The collision occurred on U. S. Highway No. 21 at the junction of a side road (leading to Shiloh Church) half a mile south of the Town of Troutman in Iredell County. Highway No. 21 runs north and south. The side road joins it on the east side. The two vehicles involved in the wreck were traveling in opposite directions on Highway No. 21, meeting each other. It was in the daytime and the weather was clear. The plaintiff was driving north in his Chrysler; the defendant Wetherford, agent of the corporate defendant, was going south in a truck. The two vehicles collided at the juncture of the side road as the defendant Wetherford undertook to make a left turn from the highway into the side road across the traffic lane of the plaintiff’s oncoming automobile. As a result, both vehicles were damaged and the plaintiff suffered personal injuries.
Just south of the junction there is a hill crest which prevents approaching motorists from seeing each other over the hill. From the crest of the hill down to the junction it is about 100 feet. The grade is about 35 degrees. A motorist approaching from the south, as was the plaintiff, could not see the side road junction until he reached the crest of the hill.
The plaintiff testified in substance: that when he reached the top of the hill, driving between 45 and 50 miles per hour, he saw the defendants’ oncoming truck. It was then about 130 feet down the hill from him' — -about 30 feet below the junction, and was “varying across” the center line. It was about one foot over the line in plaintiff’s lane and was traveling 15 or 20 miles per hour. The plaintiff saw no turn-signal given by the operator of the truck, and not knowing “whether (he) was going to turn off or what,” the plaintiff blew his horn and held it on. *105The truck continued to vary to its left. It was not turning sharply— “just bearing over.” The plaintiff then slammed on his brakes and pulled to the right toward the shoulder of the highway, but was unable to stop before colliding with the truck, as it angled on into the entrance of the side road.
The evidence discloses these further facts: Both vehicles came to rest in the entrance to the side road. The left front wheel of the defendants’ truck was in the ditch and the right front wheel was on the hard surfaced portion of the side road. The rear of the truck extended back to about one foot from the center line of the highway. The plaintiff’s Chrysler was headed north — “sitting in a northeasterly position.” There were “53 feet of skidmarks extending southward up the highway from the front wheels of the plaintiff’s automobile. These' skidmarks angled off to the right side of the highway and the skidmark leading from the left front wheel . . . left the highway at a point approximately six feet from where the automobile was sitting. . . . The skid-marks leading to the . . . right front wheel (of the Chrysler) went off the shoulder for approximately four feet, the . . . skidmark leading to the left front wheel . . . stayed on the road until it made a definite turn . . . into the alternate road.” The plaintiff’s car showed damage to the left front and left side; the defendants’ truck was damaged on the right front and right side. The plaintiff was familiar with the highway and knew of the location of the side road. The evidence does not disclose: (1) that there was any other traffic in the vicinity of the collision, (2) that the collision was within either a business or a residential district, or (3) that there were any nearby highway markers indicating a reduced speed zone.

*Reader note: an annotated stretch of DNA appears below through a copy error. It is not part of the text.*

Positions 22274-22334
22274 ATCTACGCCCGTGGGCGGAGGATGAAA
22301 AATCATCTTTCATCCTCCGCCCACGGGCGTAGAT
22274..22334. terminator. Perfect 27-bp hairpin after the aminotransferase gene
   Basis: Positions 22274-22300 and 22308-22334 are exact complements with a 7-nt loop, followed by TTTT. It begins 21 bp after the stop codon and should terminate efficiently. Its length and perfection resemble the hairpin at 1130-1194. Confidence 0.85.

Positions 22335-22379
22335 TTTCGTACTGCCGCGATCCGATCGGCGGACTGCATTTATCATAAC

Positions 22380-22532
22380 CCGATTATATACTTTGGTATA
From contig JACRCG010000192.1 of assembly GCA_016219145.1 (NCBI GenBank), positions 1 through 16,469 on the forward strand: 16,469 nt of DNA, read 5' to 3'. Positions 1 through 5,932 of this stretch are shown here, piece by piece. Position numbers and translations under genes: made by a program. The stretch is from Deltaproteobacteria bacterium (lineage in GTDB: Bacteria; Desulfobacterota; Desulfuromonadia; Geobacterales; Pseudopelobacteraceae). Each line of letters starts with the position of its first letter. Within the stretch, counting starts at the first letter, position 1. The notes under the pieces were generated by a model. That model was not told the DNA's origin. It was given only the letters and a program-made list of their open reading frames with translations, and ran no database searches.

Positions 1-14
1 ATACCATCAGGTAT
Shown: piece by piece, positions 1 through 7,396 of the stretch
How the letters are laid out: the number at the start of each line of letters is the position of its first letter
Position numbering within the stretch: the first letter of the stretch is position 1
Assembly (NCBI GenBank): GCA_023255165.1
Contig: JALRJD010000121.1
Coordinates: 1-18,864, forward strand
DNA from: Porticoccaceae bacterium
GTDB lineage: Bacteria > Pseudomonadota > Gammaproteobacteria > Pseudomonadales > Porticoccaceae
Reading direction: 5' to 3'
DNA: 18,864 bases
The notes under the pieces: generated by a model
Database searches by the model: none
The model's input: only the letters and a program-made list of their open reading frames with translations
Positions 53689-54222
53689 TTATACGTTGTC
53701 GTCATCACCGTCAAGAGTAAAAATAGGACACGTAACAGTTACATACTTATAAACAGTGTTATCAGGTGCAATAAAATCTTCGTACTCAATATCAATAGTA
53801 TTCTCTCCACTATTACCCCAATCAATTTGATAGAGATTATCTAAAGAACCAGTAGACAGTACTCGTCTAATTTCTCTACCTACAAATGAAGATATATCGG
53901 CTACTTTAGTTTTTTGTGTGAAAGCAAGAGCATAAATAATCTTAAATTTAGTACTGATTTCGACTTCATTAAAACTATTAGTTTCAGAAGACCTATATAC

Our analysis of the evidence leaves the impression it is sufficient to justify, though not necessarily to impel, the inference that the collision was proximately caused by the negligence of the defendant truck driver in turning into the side road without complying with statutory requirements. We also conclude that while the evidence may justify the inference that the plaintiff was contributorily negligent, nevertheless we think it sufficient to support the opposite inference. This makes it a case for the jury.
A motorist proceeding along a highway ordinarily has the right to assume, and to act on the assumption, that the driver of a vehicle approaching from the opposite direction will comply with statutory rules of the road (G.S. 20-154) before making a left turn across his path. Brown v. Products Co., 222 N.C. 626, 24 S.E. 2d 334; Webb v. Hutchins, 228 N.C. 1, 44 S.E. 2d 350. True, the motorist is not permitted by law to continue to indulge this assumption after he sees, or by the exercise of due care should see, from the conduct of the oncoming driver that *106such assumption is unwarranted. Brown v. Products Co., supra; Guthrie v. Gocking, 214 N.C. 513, 199 S.E. 707; Hoke v. Greyhound Corp., 227 N.C. 412, 42 S.E. 2d 593.
The judgment below is